Thursday, July 16, 2009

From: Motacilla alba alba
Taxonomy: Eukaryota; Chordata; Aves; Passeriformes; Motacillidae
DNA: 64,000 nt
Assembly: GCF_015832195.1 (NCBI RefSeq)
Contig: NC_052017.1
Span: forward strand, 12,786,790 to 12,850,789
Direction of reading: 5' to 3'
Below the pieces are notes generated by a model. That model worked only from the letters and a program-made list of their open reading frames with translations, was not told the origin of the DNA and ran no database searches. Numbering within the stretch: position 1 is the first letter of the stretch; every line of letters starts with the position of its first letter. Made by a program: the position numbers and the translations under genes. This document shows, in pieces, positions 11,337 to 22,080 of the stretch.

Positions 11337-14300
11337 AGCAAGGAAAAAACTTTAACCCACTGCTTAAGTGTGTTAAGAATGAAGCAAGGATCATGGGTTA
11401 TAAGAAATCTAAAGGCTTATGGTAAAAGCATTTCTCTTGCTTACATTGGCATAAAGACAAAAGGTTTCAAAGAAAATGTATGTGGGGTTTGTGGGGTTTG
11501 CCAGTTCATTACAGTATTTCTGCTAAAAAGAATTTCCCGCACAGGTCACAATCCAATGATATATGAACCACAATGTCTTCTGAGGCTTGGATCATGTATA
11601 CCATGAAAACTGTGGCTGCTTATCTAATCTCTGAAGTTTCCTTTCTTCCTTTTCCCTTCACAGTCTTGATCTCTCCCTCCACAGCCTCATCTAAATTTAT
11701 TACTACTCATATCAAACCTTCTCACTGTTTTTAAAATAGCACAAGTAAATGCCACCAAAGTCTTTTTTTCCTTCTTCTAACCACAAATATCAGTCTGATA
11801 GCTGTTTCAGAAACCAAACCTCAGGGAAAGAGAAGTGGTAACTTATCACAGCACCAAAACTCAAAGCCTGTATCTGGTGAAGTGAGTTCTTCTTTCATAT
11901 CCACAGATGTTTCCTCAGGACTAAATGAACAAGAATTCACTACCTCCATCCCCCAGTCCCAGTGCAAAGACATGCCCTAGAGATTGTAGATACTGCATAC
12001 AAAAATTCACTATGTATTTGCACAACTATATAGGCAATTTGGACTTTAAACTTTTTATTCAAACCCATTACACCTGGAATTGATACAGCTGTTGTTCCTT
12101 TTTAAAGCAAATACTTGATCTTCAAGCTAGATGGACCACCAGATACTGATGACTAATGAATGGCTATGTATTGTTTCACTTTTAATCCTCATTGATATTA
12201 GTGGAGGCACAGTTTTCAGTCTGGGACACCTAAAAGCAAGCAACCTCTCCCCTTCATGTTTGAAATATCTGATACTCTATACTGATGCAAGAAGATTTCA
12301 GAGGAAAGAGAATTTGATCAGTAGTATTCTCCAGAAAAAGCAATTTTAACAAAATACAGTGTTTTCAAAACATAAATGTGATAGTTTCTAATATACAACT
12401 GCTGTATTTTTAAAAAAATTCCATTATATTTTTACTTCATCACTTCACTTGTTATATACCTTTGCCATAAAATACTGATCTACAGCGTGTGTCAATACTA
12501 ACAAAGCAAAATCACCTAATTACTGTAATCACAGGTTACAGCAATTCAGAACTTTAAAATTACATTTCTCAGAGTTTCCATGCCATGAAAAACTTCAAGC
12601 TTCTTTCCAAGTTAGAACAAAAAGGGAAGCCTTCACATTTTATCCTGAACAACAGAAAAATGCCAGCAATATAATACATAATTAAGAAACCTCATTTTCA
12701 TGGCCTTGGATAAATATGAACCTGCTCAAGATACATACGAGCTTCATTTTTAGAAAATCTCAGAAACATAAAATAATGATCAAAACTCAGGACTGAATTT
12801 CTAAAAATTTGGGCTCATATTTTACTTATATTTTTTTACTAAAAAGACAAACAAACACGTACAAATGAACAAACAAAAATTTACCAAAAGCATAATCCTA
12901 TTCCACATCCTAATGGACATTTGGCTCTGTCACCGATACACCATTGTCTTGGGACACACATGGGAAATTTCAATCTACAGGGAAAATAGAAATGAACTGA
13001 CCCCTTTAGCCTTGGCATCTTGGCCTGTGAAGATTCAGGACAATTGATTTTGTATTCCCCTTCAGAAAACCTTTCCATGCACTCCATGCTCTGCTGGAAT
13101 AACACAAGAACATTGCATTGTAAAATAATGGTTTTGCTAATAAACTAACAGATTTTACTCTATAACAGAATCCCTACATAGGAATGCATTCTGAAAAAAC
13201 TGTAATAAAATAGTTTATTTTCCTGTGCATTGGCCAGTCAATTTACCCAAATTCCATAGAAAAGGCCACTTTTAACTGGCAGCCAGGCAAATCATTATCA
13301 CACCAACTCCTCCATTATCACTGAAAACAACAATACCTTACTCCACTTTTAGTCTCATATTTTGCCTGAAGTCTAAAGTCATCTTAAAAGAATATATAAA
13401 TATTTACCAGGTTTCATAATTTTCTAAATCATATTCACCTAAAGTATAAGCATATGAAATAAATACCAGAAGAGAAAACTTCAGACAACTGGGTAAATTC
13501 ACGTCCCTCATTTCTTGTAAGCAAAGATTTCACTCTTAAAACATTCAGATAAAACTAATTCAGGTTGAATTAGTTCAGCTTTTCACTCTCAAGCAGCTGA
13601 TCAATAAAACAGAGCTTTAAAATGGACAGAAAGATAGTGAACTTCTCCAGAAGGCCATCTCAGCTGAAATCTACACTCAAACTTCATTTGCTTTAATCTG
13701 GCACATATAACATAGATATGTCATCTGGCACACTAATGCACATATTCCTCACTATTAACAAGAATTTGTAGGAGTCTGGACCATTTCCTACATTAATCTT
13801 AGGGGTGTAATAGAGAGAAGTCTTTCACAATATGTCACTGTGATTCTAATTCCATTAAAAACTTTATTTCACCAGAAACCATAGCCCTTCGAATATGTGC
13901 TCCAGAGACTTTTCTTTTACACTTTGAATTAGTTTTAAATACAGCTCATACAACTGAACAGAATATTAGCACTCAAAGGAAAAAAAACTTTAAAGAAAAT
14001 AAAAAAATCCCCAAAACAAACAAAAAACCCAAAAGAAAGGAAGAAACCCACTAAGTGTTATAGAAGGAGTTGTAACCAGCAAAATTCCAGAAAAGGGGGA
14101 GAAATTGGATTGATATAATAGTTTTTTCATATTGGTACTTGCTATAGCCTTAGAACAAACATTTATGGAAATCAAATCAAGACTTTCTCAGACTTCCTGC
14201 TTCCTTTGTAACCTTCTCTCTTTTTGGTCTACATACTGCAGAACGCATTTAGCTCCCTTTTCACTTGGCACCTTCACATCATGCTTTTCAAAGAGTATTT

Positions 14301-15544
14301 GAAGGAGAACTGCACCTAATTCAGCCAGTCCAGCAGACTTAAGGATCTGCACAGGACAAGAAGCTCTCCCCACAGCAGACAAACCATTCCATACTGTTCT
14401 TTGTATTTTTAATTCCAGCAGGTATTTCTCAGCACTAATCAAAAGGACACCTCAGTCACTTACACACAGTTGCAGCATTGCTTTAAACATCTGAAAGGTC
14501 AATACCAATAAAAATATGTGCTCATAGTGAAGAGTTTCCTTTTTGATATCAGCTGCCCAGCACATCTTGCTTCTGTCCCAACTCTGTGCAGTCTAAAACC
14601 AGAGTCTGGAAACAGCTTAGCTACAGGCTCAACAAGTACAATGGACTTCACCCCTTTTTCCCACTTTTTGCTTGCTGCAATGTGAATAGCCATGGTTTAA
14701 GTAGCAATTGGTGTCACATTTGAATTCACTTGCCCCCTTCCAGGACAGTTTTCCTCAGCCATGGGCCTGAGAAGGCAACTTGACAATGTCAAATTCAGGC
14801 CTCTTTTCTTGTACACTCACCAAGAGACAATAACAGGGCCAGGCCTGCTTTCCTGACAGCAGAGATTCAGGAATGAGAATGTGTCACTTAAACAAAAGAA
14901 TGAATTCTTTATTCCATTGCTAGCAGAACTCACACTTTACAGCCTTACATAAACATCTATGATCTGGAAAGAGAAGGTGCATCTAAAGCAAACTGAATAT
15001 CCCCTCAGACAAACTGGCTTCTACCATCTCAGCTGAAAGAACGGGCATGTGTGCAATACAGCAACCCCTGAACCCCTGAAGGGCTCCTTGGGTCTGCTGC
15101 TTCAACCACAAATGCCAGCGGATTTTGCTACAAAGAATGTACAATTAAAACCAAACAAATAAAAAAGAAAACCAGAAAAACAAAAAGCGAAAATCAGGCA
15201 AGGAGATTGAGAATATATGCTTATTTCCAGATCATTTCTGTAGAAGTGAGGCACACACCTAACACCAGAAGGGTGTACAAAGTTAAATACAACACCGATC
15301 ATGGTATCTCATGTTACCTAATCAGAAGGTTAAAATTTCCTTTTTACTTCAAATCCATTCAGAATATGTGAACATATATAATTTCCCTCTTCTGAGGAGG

In physics, the apparent change of direction of a light source that results from motion of the observer across the line of sight. To a person on earth, the stars appear to exhibit a small annual variation in position. The apparent motion is produced by the orbital motion of the earth. This aberration is not to be confused with the annual parallax, caused by the shift in the location of the earth during the year. Aberration is analogous to the sidewise drift of a boat crossing a river. Because of the current, the actual path of the boat deviates from direction in which it is headed. Similarly, light from a star appears to come from a direction determined by the combined velocities of the earth and of light. For a star in the direction of the earth’s motion, the effect is zero. For a star viewed at right angles to the motion, the aberration angle attains its maximum value of 20.5 inch, or .0001 radian, which is the ratio of the orbital speed of the earth to that of light.

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